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How does an FSA work?
Flexible Spending Accounts will reimburse you for incurred expenses during your FSA plan year (period of coverage).
“Incurred” refers to expenses that happen after a service or product is provided – not when you are billed or pay for the service.You cannot be reimbursed in advance for any services.
Because FSA funds are available to you on the first day of your plan year, you must be able to receive full reimbursement for your contribution.
So, if you opted in for $1,200 a year for your FSA, you could use that amount on the first day (if you wanted to).
You can submit for FSA reimbursement in two ways:
1. Your FSA Administrator might provide you with an FSA Debit Card to use toward FSA eligible expenses.
You’ll be able to use the card at approved stores or pharmacies (we accept FSA Debit Cards and all major credit cards at FSAstore.com!)
By using the FSA debit card, your expenses are auto-adjudicated (electronically approved or disapproved) from the card and you may not need to submit additional receipts to your FSA Administrator.
Some FSA Administrators could still require a receipt to substantiate a claim. Check with your FSA Administrator about reimbursement procedures for your plan.The FSA Debit Card would not be charged if something is not considered FSA eligible under your plan.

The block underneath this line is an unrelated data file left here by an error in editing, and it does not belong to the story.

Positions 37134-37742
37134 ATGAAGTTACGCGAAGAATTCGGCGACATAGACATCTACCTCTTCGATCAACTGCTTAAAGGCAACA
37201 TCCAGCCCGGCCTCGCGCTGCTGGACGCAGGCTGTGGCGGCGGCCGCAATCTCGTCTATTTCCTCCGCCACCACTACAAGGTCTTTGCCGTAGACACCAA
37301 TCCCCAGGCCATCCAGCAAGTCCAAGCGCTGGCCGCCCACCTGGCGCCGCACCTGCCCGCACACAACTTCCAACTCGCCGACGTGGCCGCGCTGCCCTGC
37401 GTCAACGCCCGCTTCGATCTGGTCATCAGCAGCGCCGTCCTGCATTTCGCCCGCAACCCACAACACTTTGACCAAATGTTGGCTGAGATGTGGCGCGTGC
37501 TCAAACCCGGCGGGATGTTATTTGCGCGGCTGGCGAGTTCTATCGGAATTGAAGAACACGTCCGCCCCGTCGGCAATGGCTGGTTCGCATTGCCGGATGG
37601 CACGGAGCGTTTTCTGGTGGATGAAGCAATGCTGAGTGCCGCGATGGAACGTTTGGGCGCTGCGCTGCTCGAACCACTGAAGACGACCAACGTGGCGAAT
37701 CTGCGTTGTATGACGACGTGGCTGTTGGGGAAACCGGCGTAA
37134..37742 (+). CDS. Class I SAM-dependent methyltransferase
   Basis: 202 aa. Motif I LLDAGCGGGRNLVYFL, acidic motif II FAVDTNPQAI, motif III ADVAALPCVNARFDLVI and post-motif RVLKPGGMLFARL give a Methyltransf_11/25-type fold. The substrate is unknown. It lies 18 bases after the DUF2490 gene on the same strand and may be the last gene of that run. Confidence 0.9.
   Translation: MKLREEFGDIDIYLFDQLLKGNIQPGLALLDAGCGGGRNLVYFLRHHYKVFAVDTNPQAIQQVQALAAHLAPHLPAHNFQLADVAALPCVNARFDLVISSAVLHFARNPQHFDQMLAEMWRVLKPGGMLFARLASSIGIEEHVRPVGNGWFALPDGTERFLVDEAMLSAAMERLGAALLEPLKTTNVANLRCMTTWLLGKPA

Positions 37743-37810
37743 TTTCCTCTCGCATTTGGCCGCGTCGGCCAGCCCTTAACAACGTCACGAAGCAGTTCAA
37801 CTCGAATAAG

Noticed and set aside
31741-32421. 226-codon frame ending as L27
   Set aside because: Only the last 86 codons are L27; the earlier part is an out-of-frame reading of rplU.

2. You’ll have to typically submit a reimbursement claims form with:
- your personal details,
- product/service details(provider information)
- amount owed
- date of service provided.
FSAstore.com can provide you with an itemized receipt after you make your order to submit to your FSA Administrator for FSA reimbursement.
Bimatoprost ophthalmic solution is used topically to reduce elevated intraocular pressure (IOP) in patients with open-angle glaucoma or ocular hypertension who are intolerant of other IOP-lowering drugs or who have not responded adequately (i.e., failed to achieve target IOP as determined after multiple measurements over time) to another IOP-lowering drug. Safety and efficacy of bimatoprost have not been established for the treatment of angle-closure, inflammatory, or neovascular glaucoma.